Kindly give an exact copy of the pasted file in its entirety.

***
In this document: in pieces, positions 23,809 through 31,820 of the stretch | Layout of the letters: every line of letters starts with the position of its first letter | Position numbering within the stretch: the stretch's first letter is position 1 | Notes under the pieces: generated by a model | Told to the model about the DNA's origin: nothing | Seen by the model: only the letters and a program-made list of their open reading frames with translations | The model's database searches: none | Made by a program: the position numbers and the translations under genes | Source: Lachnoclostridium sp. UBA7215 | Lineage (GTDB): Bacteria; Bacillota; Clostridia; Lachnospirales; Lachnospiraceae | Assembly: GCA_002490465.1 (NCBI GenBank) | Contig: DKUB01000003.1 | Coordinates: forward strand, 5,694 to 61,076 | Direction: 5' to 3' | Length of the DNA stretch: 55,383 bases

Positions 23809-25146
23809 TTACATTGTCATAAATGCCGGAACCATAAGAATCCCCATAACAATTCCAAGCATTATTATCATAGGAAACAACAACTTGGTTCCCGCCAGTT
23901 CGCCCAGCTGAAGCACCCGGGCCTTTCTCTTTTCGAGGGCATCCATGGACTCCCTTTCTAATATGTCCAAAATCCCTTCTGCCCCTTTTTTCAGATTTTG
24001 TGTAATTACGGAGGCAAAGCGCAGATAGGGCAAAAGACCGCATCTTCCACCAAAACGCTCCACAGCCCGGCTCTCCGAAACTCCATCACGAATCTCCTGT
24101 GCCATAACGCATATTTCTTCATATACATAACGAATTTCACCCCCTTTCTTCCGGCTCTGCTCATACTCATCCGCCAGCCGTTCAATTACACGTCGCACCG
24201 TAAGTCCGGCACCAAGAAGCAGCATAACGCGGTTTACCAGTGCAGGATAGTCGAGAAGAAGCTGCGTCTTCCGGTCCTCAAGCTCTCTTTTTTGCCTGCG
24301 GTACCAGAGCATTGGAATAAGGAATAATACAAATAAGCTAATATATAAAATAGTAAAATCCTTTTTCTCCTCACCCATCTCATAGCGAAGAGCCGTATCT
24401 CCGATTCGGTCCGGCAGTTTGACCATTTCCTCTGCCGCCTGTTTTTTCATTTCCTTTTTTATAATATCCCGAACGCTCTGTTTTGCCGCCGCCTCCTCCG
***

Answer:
In this document: in pieces, positions 23,809 through 31,820 of the stretch | Layout of the letters: every line of letters starts with the position of its first letter | Position numbering within the stretch: the stretch's first letter is position 1 | Notes under the pieces: generated by a model | Told to the model about the DNA's origin: nothing | Seen by the model: only the letters and a program-made list of their open reading frames with translations | The model's database searches: none | Made by a program: the position numbers and the translations under genes | Source: Lachnoclostridium sp. UBA7215 | Lineage (GTDB): Bacteria; Bacillota; Clostridia; Lachnospirales; Lachnospiraceae | Assembly: GCA_002490465.1 (NCBI GenBank) | Contig: DKUB01000003.1 | Coordinates: forward strand, 5,694 to 61,076 | Direction: 5' to 3' | Length of the DNA stretch: 55,383 bases

Positions 23809-25146
23809 TTACATTGTCATAAATGCCGGAACCATAAGAATCCCCATAACAATTCCAAGCATTATTATCATAGGAAACAACAACTTGGTTCCCGCCAGTT
23901 CGCCCAGCTGAAGCACCCGGGCCTTTCTCTTTTCGAGGGCATCCATGGACTCCCTTTCTAATATGTCCAAAATCCCTTCTGCCCCTTTTTTCAGATTTTG
24001 TGTAATTACGGAGGCAAAGCGCAGATAGGGCAAAAGACCGCATCTTCCACCAAAACGCTCCACAGCCCGGCTCTCCGAAACTCCATCACGAATCTCCTGT
24101 GCCATAACGCATATTTCTTCATATACATAACGAATTTCACCCCCTTTCTTCCGGCTCTGCTCATACTCATCCGCCAGCCGTTCAATTACACGTCGCACCG
24201 TAAGTCCGGCACCAAGAAGCAGCATAACGCGGTTTACCAGTGCAGGATAGTCGAGAAGAAGCTGCGTCTTCCGGTCCTCAAGCTCTCTTTTTTGCCTGCG
24301 GTACCAGAGCATTGGAATAAGGAATAATACAAATAAGCTAATATATAAAATAGTAAAATCCTTTTTCTCCTCACCCATCTCATAGCGAAGAGCCGTATCT
24401 CCGATTCGGTCCGGCAGTTTGACCATTTCCTCTGCCGCCTGTTTTTTCATTTCCTTTTTTATAATATCCCGAACGCTCTGTTTTGCCGCCGCCTCCTCCG